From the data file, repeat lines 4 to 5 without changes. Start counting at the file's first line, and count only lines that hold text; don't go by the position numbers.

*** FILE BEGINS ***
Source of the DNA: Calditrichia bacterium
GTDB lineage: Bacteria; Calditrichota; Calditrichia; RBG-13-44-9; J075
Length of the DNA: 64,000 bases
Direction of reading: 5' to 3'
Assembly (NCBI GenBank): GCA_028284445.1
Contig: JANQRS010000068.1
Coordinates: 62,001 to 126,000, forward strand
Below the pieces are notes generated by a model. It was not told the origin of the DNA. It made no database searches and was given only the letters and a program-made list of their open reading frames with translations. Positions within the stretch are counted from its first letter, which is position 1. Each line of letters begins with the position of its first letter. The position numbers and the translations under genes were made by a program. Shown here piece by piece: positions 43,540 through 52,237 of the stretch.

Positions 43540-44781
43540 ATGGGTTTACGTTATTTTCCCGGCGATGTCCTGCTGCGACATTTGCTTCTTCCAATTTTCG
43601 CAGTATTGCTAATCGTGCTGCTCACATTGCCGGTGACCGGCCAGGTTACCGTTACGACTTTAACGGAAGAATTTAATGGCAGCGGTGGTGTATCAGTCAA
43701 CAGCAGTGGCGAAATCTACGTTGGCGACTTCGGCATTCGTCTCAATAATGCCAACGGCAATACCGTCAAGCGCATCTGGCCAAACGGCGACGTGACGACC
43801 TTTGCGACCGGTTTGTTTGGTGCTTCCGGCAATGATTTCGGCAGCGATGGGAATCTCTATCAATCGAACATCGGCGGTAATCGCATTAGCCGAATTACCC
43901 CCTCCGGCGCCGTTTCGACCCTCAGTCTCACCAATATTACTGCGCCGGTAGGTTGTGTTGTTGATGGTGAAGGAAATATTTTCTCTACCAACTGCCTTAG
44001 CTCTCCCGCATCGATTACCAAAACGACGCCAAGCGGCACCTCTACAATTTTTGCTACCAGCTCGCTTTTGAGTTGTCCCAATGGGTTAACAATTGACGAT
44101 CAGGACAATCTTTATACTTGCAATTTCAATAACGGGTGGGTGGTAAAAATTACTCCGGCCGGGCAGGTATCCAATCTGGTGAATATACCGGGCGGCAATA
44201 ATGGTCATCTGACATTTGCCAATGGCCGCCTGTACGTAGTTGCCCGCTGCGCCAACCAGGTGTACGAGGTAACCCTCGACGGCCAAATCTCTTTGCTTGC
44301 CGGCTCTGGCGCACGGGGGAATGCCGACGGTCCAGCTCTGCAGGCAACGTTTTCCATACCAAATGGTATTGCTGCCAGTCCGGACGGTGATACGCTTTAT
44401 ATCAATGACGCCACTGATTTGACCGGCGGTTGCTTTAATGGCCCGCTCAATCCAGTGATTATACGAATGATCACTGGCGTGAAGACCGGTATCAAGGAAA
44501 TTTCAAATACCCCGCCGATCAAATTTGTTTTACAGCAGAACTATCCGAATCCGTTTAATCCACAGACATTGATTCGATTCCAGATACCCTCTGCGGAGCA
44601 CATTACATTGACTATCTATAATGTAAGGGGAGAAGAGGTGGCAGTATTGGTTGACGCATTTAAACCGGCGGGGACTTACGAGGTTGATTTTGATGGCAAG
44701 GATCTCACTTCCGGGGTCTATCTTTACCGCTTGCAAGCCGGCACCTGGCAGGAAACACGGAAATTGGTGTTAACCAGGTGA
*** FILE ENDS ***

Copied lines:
Direction of reading: 5' to 3'
Assembly (NCBI GenBank): GCA_028284445.1